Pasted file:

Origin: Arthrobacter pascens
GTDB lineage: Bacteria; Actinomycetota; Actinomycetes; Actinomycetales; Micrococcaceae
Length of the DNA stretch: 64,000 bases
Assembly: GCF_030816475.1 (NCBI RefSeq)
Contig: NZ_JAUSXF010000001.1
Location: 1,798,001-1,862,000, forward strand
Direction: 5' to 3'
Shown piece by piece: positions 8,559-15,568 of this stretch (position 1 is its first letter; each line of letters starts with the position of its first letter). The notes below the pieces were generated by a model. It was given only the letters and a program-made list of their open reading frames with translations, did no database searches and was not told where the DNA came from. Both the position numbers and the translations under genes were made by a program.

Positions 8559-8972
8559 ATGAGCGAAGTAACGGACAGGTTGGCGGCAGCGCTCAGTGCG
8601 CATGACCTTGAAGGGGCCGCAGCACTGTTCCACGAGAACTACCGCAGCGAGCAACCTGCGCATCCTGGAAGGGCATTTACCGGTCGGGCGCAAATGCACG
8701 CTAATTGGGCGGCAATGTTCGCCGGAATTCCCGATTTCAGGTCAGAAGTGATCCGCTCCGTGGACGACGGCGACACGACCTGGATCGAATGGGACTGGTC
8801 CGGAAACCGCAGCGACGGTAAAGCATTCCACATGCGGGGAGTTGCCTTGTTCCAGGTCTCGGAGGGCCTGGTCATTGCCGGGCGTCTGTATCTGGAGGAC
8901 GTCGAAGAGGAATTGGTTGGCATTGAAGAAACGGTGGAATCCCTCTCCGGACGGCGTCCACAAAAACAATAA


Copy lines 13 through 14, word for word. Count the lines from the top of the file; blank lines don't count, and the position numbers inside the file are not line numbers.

8801 CGGAAACCGCAGCGACGGTAAAGCATTCCACATGCGGGGAGTTGCCTTGTTCCAGGTCTCGGAGGGCCTGGTCATTGCCGGGCGTCTGTATCTGGAGGAC
8901 GTCGAAGAGGAATTGGTTGGCATTGAAGAAACGGTGGAATCCCTCTCCGGACGGCGTCCACAAAAACAATAA